The First MLB Drug Test And The Other Side Of Branch Rickey

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I was the first player drug-tested in baseball, and I am the one who asked for it.” – Babe Dahlgren

The Baseball Writers Association of America’s stance on The Steroid Era is well-known. They have made that very clear. There are folks on both sides of the issue. Many feel that the lack of evidence supporting the exclusion of players like Mike Piazza and Jeff Bagwell from the Baseball Hall of Fame based on rumors that they may have used PEDs, is an injustice.

We also live in an era where it is hard to imagine people choosing integrity over the millions of dollars to be made with the popping of a pill or the injecting of a needle. These players may indeed be innocent, and if they are, they have the power, resources and platform to defend themselves.

Some other players never got that opportunity.

There was another player who once took a drug test, the first one in known baseball history. It was paid for by then-MLB commissioner Judge Kennesaw Mountain Landis, and it came back clean. For some reason, Landis and several of the commissioners that followed him, refused to make the results public, or provide that player with some level of justice.

Instead, former MLB All-Star Babe Dahlgren, once considered the best fielding first baseman in baseball, was sentenced to a life as a baseball vagabond.  Even after his playing days, he was plagued with the inaction of a baseball industry that had turned its back on him a long time before.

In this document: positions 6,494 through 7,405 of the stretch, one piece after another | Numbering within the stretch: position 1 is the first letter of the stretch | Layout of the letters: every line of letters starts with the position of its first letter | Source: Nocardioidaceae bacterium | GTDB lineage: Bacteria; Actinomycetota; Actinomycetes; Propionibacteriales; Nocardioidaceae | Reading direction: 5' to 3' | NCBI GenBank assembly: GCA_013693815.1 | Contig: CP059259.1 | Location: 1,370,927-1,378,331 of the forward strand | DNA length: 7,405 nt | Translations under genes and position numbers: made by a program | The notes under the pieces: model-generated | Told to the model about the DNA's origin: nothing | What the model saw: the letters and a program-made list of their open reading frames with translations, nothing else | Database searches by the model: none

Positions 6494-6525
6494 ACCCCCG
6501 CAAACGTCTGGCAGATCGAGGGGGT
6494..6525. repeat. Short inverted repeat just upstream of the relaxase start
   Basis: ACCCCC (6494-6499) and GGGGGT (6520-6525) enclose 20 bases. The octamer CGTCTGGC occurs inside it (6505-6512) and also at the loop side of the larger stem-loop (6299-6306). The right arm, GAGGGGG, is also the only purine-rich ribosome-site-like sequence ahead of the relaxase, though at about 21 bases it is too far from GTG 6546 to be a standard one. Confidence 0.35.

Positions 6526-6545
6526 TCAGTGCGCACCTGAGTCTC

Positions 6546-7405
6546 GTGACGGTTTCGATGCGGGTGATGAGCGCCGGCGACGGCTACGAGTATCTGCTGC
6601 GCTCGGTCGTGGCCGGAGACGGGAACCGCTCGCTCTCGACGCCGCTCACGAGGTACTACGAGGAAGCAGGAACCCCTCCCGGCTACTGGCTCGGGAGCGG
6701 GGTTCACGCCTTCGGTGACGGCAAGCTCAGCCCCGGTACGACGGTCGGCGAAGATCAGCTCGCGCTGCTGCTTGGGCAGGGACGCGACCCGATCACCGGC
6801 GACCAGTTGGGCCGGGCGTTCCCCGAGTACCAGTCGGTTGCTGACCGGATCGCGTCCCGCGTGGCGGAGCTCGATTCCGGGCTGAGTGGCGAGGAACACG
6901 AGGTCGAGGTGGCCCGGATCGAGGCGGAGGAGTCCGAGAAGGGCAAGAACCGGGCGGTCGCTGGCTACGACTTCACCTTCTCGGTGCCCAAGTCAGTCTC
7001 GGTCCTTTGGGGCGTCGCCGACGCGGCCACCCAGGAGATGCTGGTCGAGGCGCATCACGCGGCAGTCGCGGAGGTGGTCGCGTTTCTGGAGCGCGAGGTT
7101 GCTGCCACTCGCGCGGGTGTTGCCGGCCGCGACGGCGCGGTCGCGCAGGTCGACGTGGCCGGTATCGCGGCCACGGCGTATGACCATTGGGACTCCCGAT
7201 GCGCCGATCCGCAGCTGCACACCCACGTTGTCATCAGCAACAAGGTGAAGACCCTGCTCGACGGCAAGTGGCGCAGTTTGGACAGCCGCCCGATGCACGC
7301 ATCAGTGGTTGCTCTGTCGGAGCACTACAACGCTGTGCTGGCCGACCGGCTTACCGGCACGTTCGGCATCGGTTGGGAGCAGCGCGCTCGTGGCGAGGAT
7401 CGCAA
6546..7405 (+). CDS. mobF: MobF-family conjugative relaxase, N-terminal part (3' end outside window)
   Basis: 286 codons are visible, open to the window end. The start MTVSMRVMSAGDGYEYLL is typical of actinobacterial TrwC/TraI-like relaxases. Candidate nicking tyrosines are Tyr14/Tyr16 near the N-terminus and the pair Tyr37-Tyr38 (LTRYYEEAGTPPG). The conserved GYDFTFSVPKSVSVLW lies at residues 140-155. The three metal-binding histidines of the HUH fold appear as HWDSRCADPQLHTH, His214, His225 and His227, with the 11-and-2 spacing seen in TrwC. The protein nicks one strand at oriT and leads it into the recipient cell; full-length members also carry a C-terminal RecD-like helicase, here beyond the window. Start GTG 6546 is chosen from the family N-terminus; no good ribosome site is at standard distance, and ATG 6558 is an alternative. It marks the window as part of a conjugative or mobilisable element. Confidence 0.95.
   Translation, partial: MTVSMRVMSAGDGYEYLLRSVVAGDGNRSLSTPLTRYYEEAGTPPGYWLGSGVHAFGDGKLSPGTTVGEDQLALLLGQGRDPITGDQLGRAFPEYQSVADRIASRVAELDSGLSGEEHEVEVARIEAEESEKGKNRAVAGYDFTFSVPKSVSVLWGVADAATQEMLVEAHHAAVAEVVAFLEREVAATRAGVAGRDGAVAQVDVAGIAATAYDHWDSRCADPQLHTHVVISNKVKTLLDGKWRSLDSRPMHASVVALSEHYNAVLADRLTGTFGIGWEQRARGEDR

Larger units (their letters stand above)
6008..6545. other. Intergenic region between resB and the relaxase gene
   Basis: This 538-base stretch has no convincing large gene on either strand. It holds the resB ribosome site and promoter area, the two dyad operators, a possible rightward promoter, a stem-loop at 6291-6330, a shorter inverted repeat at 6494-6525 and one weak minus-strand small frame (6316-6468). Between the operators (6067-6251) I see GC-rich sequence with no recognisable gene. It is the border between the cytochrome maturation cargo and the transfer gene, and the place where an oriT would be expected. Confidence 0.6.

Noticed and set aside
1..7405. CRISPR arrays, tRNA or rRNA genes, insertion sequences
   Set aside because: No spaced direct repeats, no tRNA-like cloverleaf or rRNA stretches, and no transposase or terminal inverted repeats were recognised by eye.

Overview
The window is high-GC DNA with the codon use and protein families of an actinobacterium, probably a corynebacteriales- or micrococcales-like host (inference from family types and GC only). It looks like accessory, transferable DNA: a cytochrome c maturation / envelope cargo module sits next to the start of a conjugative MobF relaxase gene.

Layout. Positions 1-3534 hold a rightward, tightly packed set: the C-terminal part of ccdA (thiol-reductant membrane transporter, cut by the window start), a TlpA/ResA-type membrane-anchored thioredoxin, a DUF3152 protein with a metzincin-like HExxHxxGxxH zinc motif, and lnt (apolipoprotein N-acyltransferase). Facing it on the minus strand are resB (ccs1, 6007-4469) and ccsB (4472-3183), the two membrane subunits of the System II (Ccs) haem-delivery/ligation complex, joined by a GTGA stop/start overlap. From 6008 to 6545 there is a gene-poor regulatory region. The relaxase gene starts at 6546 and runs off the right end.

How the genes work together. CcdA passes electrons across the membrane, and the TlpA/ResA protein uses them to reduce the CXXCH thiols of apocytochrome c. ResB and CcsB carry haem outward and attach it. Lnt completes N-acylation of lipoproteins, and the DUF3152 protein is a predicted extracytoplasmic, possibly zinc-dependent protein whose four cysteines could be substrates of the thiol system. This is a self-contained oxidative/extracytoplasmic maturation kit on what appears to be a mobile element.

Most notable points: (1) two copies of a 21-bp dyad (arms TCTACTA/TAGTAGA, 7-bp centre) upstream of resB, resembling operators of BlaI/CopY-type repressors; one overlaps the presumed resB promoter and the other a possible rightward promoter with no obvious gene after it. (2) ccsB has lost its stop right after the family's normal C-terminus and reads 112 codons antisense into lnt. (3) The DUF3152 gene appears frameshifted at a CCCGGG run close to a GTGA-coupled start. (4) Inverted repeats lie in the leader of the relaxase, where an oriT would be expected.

The whole story is chronicled in the book, Rumor In Town: A Grandson’s Promise to Right a Wrong, written by Dahlgren’s grandson, Matt Dahlgren.

Sadly, two of the most respected figures in baseball history played a large role in Dahlgren’s misery, and it is perhaps that reality which is responsible for the lack of coverage and discussion of these events.

From Gotham Baseball’s Spring 2011 Issue, “Going Nine: The Other Babe”

“The guy can do everything, and I have a hunch that he invents plays as he goes along. If an old-timer were to swear to me on a stack of testaments that there was every a greater defensive first baseman than Ellsworth ‘Babe’ Dahlgren of the Yankees I wouldn’t believe him.” John Lardner, The New Yorker, June 13, 1940